From the Roaring Twenties to World War II, women’s fashion moved from the shorter, calf-revealing dresses of Flapper style to lowered hemlines and Hollywood glam. This is part 2 of a 3-part series that will span fashion history from 1900 to 1960. Click here to read part 1 of the series.
1921 to 1930
At the start of the 1920s, the world was still recovering from the First World War, which had ended in November 1918, just before the dawn of the decade. The conflict had a significant effect on culture, society, and fashion. During wartime, people took on a more modest lifestyle. Women wore less jewelry and the extravagant clothing of the Edwardian era faded away.
Simplicity was the driving trend of women’s fashion of the 1920s with the development of convenient and modern styles that rejected formality and multiple layers in favor of comfort and a more natural effect. The tubular look of La Garçonne fashion dominated much of the decade and was typified by the flapper dress which had dropped waistlines, raised hemlines, and was made from economical fabrics. Coco Chanel was a prominent designer at the time and helped to popularize the style.
The simple lines of women’s fashion during this period had flashes of androgyny, with the use of ties, high-waisted trousers, hats, and tailored dresses that resembled suits. Mixed in were feminine attributes and accessories, such as a long string of pearls and a deep red pout colored on the lips.
Some evening dresses still remained long to the ground, but many followed the popular hemline trends of daywear. While simplicity in construction was central to both day and evening wear, the latter could be more ornate, embellished with beadwork, embroidery, and sequins.
Though La Garçonne was one of the more popular styles of the decade, it was not the only one. Designer Jeanne Lanvin popularized a look that was the opposite of the androgynous look, with feminine and romantic dresses made of long, full skirts.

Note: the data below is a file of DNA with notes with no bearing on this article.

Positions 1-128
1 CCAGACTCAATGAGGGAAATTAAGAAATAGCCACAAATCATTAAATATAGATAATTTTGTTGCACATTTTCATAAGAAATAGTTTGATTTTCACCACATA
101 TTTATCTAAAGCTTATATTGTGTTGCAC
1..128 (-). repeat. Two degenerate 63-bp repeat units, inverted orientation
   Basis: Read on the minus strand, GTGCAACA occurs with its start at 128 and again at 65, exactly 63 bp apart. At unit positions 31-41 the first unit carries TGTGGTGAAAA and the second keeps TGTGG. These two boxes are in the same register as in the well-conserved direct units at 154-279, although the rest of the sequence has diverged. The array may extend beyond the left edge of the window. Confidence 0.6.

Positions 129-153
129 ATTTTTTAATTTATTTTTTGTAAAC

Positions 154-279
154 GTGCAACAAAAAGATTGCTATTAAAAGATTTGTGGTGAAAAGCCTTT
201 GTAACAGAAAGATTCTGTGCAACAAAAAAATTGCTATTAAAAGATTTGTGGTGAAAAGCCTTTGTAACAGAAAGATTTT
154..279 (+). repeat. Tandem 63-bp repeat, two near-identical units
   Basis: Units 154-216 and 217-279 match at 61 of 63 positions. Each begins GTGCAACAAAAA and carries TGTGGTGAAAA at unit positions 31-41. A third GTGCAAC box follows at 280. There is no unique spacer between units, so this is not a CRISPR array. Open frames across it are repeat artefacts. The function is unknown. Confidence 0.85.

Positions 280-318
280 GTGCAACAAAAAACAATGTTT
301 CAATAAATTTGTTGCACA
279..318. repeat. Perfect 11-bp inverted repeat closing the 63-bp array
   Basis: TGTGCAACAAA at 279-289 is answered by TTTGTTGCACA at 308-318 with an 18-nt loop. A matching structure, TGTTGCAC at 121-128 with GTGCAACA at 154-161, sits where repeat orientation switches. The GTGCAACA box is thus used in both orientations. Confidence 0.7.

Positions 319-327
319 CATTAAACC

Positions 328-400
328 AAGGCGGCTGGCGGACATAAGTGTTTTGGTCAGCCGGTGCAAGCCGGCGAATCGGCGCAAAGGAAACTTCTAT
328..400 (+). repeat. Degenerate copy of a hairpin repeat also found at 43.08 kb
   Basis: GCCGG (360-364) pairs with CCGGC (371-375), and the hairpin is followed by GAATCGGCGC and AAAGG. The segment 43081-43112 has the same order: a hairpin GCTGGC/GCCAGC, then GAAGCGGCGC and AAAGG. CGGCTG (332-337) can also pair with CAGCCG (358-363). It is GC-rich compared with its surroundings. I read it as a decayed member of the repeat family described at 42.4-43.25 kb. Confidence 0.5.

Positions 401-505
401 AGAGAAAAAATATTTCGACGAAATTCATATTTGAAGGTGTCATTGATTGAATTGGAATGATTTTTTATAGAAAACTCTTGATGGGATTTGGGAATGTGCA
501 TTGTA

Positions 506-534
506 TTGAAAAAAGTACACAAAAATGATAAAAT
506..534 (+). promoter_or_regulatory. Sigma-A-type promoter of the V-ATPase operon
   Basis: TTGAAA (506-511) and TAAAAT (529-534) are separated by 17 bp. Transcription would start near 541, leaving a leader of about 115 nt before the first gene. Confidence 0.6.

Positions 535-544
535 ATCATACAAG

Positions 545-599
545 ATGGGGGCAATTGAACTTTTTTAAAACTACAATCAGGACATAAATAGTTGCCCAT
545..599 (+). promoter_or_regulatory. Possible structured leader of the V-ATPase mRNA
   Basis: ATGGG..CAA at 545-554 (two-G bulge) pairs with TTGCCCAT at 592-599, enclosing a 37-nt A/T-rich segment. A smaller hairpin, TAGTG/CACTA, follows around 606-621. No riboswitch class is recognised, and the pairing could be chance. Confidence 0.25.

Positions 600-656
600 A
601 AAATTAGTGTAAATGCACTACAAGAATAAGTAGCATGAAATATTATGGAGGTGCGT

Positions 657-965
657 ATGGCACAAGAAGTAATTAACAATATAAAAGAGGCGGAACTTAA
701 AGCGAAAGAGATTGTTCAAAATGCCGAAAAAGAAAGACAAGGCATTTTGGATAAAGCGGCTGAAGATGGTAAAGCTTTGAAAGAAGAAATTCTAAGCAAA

Another popular trend was sportswear worn as daywear, which up to that point had been acceptable for men, but not for women. Tennis was the most popular sport for women at the time and inspired fashion. Tennis star Suzanne Lenglen’s short sleeved, pleated tennis dress and bandeau led to the embracing of wider trends of sleeveless, knee-length shift dresses that were popular by the late 1920s.
Early in the decade, many women cut their hair into a bob. Hairstyles kept getting shorter throughout the decade, but like hemlines, as the decade drew to a close, women began to grow their hair long again. The cloche hat was the “it” accessory to accent these short hairstyles.
While these new styles were sold by designers and in department stores, the shift to simplicity made it easier for women to recreate the same styles at home. This combined with inspiration taken from regular working-girl attire and the use of economical fabrics, led to what has been called the “democratization of fashion.” Anyone could achieve a fashionable look; dress was no longer a sign of social status.
Click on the timeline below to see how fashion changed year to year, from 1921 to 1930:
1921 — 1922 — 1923 — 1924 — 1925 — 1926 — 1927 — 1928 — 1929 — 1930
Here is a side-by-side view of women’s fashion over the course of the decade, 1920 to 1930:
1920. The Ogden Standard-Examiner (Ogden, UT), May 16, 1920.
1922. The Washington Times (Washington, DC), March 5, 1922.
1924. The Broad Ax (Salt Lake City, UT), November 15, 1924.
1926. The Indianapolis Times (Indianapolis, IN), August 17, 1926.
1928. The Indianapolis Times (Indianapolis, IN), June 9, 1928.
1930. Maryland Independent (Port Tobacco, MD), September 19, 1930.
1931 to 1940
As the 1920s rolled into the 1930s, women’s fashion gradually evolved from the boyish look of the previous decade into the feminine silhouette of the early thirties. Following the Roaring Twenties, fashion was marked with a return to conservatism. With the stock market crash in 1929 and the dawn of the new decade, hemlines lowered back down to the ankle and waistlines moved back to their natural place.